Mr. Popper's Penguins by Richard and Florence Atwater

Sep 21, 2012

In a nutshell, Mr. Popper's Penguins was not as wildly funny and entertaining as I was hoping it would be. I'm wondering how it has managed to stand the test of time.

Mr. Popper is a husband and father who paints houses for a living and dreams of Antarctica for the rest of the time. One day, just after the painting season has ended, a package shows up on his doorstep, and wonder of wonders, it's a penguin! Mr. Popper couldn't be happier. He names his new pet Captain Cook and enjoys taking him on walks. Then Captain Cook grows lonely, and through a series of fortunate events, a female penguin (Greta) is also sent to Mr. Popper. Together, Captain Cook and Greta have ten baby penguins. Mr. Popper is in heaven and lives to be down in the freezing basement watching his beloved birds. But Mrs. Popper realizes that they will soon be out of money. And thus, Popper's Performing Penguins is born.

I remember my mom reading this book aloud when I was a child, and I don't remember disliking it. It seemed like a good choice for my next read-aloud to Aaron because he has quite the sense of humor, and what could be funnier than twelve penguins living in a house?

I guess you can already tell that the book did not live up to my expectations. First of all, it's terribly slow. A whole chapter was spent describing the nest Captain Cook (the penguin, remember?) built in the refrigerator. A walk around town took up another two chapters. There just wasn't anything very gripping about the plot to make us want to read another chapter. (But we plugged along anyway.)

Also, through no fault of its own, the language is outdated. Neither Aaron or Max had any idea what was happening when the "service man" came to fix the "ice box." Of course, this provided some great opportunities for learning new words, but it also made the slow pace of the story even slower since I had to stop and explain what had happened every few pages.

And then there's Mr. Popper himself. He's just not your normal children's book protagonist. In fact, I found him to be odd and quirky but not really in a funny or entertaining way. He's oblivious to the needs of his wife and children, and there's not anything endearing or redeeming about him.

To top it off, the ending was just so ridiculous, even Aaron and Max could tell I did not approve. At the last minute, Mr. Popper hops aboard a ship bound for the Arctic, and without asking a single question, his wife and children happily send him off for the next two or three years. What?! In a single paragraph, Mr. Popper went from odd and quirky to downright irresponsible.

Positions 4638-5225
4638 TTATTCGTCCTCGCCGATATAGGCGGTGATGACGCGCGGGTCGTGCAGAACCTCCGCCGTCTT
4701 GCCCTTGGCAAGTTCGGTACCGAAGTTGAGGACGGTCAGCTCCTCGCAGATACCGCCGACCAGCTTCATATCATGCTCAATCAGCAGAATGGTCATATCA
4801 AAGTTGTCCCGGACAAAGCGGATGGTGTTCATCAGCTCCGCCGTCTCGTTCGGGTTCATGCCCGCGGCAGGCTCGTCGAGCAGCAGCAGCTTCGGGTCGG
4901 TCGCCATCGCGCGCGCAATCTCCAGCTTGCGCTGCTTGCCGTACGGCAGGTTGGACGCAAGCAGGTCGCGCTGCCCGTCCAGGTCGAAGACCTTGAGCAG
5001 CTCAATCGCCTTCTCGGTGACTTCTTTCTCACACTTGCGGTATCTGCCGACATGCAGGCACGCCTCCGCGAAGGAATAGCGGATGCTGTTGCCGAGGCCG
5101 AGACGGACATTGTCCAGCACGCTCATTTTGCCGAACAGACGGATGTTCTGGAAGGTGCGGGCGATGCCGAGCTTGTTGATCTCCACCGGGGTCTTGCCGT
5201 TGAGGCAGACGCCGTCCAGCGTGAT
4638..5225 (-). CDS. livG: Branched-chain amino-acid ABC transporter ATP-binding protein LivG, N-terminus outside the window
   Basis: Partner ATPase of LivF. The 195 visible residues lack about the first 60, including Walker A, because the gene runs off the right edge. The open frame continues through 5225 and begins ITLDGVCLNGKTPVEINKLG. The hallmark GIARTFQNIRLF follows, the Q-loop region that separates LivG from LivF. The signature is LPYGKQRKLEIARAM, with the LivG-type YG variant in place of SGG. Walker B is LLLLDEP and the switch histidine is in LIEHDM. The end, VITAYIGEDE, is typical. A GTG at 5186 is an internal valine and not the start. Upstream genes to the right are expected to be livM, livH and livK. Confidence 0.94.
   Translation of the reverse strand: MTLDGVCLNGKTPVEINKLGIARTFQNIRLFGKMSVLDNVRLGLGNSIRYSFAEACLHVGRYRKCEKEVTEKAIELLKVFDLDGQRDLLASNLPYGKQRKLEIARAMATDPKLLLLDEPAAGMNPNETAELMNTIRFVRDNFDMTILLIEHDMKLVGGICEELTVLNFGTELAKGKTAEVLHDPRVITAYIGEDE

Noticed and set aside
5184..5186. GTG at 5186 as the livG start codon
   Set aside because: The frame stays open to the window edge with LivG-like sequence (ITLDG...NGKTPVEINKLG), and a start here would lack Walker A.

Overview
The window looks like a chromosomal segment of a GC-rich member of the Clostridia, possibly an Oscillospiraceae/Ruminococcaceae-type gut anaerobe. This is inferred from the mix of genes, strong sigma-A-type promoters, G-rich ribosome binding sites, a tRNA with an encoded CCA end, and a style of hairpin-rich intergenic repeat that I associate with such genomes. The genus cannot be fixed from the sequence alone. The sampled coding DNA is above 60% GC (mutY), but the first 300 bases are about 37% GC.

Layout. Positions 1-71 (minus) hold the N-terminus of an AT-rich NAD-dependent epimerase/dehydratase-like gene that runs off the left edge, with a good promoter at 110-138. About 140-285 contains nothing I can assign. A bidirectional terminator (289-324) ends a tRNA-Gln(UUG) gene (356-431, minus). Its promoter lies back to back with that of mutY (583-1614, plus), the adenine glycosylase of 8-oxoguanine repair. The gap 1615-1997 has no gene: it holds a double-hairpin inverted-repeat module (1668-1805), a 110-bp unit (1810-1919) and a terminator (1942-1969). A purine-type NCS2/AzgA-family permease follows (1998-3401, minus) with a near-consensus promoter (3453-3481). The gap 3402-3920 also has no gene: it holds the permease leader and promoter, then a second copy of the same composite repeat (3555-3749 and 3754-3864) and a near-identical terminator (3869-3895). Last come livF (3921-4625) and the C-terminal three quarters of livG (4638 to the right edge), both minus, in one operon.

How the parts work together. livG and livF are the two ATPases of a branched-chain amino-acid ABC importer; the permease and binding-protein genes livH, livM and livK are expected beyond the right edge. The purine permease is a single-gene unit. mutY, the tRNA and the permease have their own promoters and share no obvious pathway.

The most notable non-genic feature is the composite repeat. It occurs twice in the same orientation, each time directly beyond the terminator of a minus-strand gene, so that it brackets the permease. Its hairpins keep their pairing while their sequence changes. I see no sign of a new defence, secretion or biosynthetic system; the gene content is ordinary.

So that's my honest opinion. Now as far as Aaron and Max are concerned, I think they liked it well enough. They were definitely bored at times, but there were scenes that captured their attentions and which they relived in the days afterward. Aaron is still talking about the snowstorm inside the house, and he keeps telling me he wishes he could jump off the chair into a big snow pile. Ahhh, dreams. And a few days ago, my sister-in-law was at our house, and she was acting out scripture stories with the boys. She asked Aaron what his favorite story was, and he said, "Mr. Popper's Penguins!" I'm consoling myself with the hope that he didn't realize she was talking about scripture stories. At any rate, I guess he liked the book well enough to list it as a "favorite," at least for a short time.

My final opinion is that even though this book received a Newbery Honor, it has worn out its popularity. It's not a bad book, but there are many far better books to choose from.

Do you have any good recommendations for a four-year-old? I'd love to hear them!


  1. Sorry you didn't love it. Some books truly are better when we're kids.

    Books for 4 year olds?

    I think if you haven't already met my sister from another mother, Danielle ( you should check her site out. She's the go to girl for kids book.

  2. I'm having the same problem! Right now I've been grabbing things I remember liking but since it's been 25-ish years I forget how dated they will be (especially since most of them weren't new when I read them). Abby tends to enjoy them and Ginny is a little lost. She loved "The Mouse and the Motorcycle" and she loves Winnie the Pooh which are both dated. The main thing for me is if the story moves. I don't mind stopping and explaining things as long as it's not every other sentence. Sometimes I promise to look things up on the computer afterwards so that they can see what things look like.
    Are you familiar with Bill Peet? Abby loved those when she was 3-4. They are older but I think they wear their age well. They are not chapter books but longer picture books. Her favorite was "Chester the Worldly Pig".
    See why I don't leave comments? Apparently I don't do brevity.


    Aaron is so advanced these seem a little young for him- but you can look!

  4. I admit I love Mr. Popper and when we listened to the audiobook in the car on a recent trip my kids laughed and laughed! But not all books are for everyone. A short time ago I wrote a post about chapter books to read to preschoolers. Although Mr. P is on it! :)

    1. Us, too, Momand Kiddo! The audiobook was a near-perfect experience for us. I think the implausibility is what makes this book so fun. Plus, we don't mind dated language. It adds to the charm somehow.

    2. Maybe we'll have to try the audio sometime in the future. Sometimes I like a book much better when I listen to it. Thanks for the link to your list! Great ideas!


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